Friday, April 9, 2010

Horses and Camels

Committees take a lot of hits in our culture and on the internet. Consider the following edited search results:

For some strange reason, we seem to hate the very concept that somewhere out there, there might actually be committees that are not evil.

A committee is a cul-de-sac into which ideas are lured and then strangled.

and, of course..

A horse designed by a committee is a camel.

It is not hard to see why some committees try to disguise themselves as “task forces” or “working groups” or “task groups” of “project teams” or “commissions” or “functional groupings” or “ad-hoc planning teams.”

Sometimes, however, committees must be given credit for accomplishing the tasks they were created to perform. The UIC Campus Master Plan committees are great examples of such groups. The Executive Committee, the Steering Committee, the Advisory Committee and the Core Planning Team have met regularly over the past year and a half to keep the planning process (and the consultants) on track and on schedule. Officially, their work will come to a successful conclusion next month when the University’s Board of Trustees considers the proposed Campus Master Plan.

These (dare I use the word? Yes, I dare!) COMMITTEES and their members have helped the campus create a framework for the transformation of how the campus will look in the next forty or so years and they are deserving of our praise and adulation.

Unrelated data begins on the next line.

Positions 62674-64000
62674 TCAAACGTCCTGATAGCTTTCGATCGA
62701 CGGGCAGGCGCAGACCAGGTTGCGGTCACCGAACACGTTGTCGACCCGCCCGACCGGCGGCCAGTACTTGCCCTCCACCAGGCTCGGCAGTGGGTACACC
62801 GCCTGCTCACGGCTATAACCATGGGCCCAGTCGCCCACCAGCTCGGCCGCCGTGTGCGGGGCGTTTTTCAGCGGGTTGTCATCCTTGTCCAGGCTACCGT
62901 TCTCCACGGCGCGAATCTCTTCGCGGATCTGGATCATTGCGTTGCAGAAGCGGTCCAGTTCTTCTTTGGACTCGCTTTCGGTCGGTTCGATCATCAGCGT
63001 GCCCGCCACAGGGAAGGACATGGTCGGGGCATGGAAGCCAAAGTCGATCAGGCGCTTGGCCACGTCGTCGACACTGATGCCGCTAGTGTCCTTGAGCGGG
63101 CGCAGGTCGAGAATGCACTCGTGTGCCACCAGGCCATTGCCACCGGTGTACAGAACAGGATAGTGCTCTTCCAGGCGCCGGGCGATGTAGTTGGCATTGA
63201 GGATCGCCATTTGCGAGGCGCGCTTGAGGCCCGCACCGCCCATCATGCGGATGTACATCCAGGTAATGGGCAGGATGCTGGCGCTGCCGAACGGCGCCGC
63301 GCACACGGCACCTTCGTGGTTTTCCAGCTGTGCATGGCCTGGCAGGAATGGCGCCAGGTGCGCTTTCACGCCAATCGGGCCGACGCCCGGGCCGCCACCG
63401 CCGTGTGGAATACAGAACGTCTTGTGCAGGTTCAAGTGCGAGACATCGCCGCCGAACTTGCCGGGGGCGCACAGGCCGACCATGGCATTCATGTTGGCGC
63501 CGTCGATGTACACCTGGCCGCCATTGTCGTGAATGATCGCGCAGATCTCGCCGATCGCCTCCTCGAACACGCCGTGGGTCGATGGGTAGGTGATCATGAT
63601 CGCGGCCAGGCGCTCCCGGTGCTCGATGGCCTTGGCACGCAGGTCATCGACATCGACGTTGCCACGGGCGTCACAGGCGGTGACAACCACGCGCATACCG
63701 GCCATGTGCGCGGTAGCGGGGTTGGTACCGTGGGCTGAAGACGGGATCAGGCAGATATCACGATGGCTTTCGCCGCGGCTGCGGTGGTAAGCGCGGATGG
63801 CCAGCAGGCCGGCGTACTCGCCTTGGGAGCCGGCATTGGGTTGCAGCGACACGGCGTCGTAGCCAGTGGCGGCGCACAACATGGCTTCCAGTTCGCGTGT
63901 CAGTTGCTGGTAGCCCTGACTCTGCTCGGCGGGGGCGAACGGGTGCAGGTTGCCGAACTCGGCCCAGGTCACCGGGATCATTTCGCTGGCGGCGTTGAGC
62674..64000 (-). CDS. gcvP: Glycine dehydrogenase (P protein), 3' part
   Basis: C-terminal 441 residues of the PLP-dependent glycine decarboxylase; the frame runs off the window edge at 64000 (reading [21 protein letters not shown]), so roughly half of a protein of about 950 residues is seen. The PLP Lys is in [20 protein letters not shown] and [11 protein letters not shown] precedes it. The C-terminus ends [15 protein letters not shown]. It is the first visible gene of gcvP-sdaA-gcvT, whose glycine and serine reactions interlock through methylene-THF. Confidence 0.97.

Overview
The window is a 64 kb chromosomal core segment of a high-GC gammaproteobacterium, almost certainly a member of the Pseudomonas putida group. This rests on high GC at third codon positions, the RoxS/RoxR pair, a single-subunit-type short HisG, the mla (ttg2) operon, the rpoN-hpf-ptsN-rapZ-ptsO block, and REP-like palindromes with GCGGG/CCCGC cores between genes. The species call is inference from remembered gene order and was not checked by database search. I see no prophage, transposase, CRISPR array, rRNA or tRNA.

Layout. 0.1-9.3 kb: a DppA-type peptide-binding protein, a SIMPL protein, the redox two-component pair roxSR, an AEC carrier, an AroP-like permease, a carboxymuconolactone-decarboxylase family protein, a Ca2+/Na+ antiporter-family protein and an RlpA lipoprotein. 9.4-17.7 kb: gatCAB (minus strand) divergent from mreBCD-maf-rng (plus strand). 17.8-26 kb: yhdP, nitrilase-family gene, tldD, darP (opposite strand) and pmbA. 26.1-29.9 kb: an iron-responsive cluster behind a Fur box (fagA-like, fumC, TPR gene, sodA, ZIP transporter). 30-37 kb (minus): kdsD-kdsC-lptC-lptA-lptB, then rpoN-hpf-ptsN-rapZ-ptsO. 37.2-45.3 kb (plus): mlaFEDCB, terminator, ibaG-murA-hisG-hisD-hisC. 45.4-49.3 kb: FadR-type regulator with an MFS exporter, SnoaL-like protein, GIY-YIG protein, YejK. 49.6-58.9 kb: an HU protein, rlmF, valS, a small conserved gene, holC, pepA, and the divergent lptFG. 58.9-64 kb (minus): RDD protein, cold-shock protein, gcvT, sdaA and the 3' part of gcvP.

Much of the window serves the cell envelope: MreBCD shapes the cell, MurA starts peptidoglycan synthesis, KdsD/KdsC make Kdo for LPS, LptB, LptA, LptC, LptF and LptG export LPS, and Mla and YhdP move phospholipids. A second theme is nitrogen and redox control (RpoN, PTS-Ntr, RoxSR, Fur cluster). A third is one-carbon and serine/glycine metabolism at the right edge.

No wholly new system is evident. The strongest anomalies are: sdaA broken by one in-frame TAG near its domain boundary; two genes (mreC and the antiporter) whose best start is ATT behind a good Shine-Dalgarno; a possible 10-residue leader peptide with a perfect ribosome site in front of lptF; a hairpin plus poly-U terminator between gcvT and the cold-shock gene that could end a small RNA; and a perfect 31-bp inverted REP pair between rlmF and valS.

Members, you know who you are. Take a bow.

On behalf of the campus, THANK YOU.

Question of the Week: Will the Board of Trustees approve the UIC Campus Master Plan?

Until next Friday…Actually, this is the last blog. It’s been a hoot. Thanks for reading these ramblings. Take care of yourselves and your/our campus.

3 comments:

  1. Thanks for writing week to week about the Master Plan process. It's been a pleasure and a welcome, optimistic distraction from the current gloom and doom of the campus climate!

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  2. Thanks from another follower -- who was hesitant to post non-anonymously.

    All I would add: I hope we reconsider putting pine trees everywhere. Pine trees create acid soil which means no grass (just dirt). And pine needles poke me in the behind when I sit on them. Dirt and pokey pine needles won't help anyone enjoy the nice grassy quads we are considering having!

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  3. Congratulations! You and your committees have managed to squeeze a remarkably mediocre master plan out of one of the world's best landscape architects. Good luck on your next race to the bottom!

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